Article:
A Genetic Disease
Why is cancer called a genetic disease if it isn't inherited? Cancer results, as I said, from alterations in the DNA in your genes. This is what makes it a genetic disease. These alterations, in turn, contribute to the development of the six common characteristics that I just reviewed. When we examine DNA from tumor cells, we consistently find these mutations, no matter what type of cancer you have.
When we examine DNA to look for mutations, it is just like using spell check. Literally, we take your cells, pull out the DNA from the nucleus, and put it into a machine which knows how the letters A, T, C and G in the DNA should be and which can find the misspellings, or genetic mutations, that could interfere with your cell cycle. When you put a cancer cell into the spell-check machine there is always a genetic mutation. In fact, there are usually many genetic mutations because cancer is really an accumulation of a number of mutations. There is no single mutation that is able to create all six hallmarks of cancer. It's an amazing number of different mutations, and it is this accumulation of mutations in cells over time that underlines the formation of cancer or carcinogenesis.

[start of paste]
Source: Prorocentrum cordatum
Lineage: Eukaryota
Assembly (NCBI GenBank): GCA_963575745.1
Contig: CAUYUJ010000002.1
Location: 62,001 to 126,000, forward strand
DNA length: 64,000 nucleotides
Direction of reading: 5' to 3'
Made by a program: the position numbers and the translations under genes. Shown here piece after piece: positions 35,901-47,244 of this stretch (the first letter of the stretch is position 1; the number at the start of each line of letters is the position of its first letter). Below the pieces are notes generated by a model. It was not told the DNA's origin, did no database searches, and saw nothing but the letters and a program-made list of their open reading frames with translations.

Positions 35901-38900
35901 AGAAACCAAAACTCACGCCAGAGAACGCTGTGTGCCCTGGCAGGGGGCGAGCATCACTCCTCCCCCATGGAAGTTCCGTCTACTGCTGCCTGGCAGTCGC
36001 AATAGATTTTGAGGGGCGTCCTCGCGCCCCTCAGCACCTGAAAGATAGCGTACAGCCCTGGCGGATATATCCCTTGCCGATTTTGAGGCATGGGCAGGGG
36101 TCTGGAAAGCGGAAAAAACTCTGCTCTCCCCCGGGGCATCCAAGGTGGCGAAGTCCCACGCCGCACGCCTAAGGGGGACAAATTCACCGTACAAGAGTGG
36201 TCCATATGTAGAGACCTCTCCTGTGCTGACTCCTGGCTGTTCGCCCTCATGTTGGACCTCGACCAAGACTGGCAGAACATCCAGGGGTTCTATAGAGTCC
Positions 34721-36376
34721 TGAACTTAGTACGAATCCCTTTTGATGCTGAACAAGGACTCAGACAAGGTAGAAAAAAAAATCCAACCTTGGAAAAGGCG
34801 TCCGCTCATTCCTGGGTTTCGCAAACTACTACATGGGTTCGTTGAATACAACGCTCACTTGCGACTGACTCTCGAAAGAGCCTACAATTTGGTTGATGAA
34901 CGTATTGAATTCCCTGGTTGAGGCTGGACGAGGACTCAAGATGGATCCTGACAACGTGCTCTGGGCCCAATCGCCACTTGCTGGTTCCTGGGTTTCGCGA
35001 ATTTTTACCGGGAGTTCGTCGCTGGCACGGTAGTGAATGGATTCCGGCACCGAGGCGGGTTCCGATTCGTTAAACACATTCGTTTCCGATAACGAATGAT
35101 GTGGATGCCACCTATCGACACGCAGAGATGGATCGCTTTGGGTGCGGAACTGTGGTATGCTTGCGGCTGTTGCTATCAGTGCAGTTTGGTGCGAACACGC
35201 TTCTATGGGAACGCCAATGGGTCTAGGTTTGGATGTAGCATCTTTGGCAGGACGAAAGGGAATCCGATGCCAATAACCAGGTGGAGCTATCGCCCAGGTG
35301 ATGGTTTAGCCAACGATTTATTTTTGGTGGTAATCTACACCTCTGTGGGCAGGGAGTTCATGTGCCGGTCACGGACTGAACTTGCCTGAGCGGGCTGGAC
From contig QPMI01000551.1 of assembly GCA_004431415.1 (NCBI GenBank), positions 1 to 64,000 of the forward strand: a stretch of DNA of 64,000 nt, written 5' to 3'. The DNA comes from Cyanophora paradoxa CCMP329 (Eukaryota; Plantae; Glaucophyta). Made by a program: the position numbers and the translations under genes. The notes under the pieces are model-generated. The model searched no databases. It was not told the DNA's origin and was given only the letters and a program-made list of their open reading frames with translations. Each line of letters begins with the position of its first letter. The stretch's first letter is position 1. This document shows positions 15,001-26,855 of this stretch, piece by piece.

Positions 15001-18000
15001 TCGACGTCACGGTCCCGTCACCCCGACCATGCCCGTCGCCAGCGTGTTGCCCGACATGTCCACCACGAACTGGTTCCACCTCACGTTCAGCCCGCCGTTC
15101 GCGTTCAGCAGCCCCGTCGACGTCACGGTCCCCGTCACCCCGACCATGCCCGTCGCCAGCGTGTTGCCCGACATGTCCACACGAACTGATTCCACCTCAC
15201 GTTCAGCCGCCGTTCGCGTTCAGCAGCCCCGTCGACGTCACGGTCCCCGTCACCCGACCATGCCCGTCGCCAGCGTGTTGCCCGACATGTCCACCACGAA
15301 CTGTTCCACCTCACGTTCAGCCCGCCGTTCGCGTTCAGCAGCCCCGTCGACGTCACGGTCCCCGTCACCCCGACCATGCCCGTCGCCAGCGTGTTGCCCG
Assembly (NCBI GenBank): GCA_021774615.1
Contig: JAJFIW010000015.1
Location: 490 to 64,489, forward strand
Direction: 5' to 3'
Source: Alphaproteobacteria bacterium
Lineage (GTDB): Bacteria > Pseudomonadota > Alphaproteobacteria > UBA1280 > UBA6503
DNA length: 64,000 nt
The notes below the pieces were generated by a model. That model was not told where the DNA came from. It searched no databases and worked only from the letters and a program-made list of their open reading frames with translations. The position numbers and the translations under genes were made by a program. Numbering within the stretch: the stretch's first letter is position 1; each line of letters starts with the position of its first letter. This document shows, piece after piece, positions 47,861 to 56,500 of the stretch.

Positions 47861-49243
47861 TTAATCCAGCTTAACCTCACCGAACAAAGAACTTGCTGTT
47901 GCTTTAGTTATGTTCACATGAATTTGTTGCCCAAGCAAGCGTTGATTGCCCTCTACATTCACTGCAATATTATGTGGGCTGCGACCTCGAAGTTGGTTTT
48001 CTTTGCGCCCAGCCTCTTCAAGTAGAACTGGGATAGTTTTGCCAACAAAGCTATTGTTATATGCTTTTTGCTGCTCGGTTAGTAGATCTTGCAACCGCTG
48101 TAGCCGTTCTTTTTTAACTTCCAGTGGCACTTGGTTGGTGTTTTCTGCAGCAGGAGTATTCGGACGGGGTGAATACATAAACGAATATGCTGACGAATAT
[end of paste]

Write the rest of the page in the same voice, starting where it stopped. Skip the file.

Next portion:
This also explains why there's an increased incidence of cancer as we get older, and as people are living longer because they are not dying of other diseases like polio and tuberculosis. Yes, the environment plays a role, no question about it. We've gone from a million years of being a farming and hunting society to an industrial society for the last 100 years. Our DNA can't adapt that quickly, and as we live longer and these mutations accumulate, cancer incidence rises.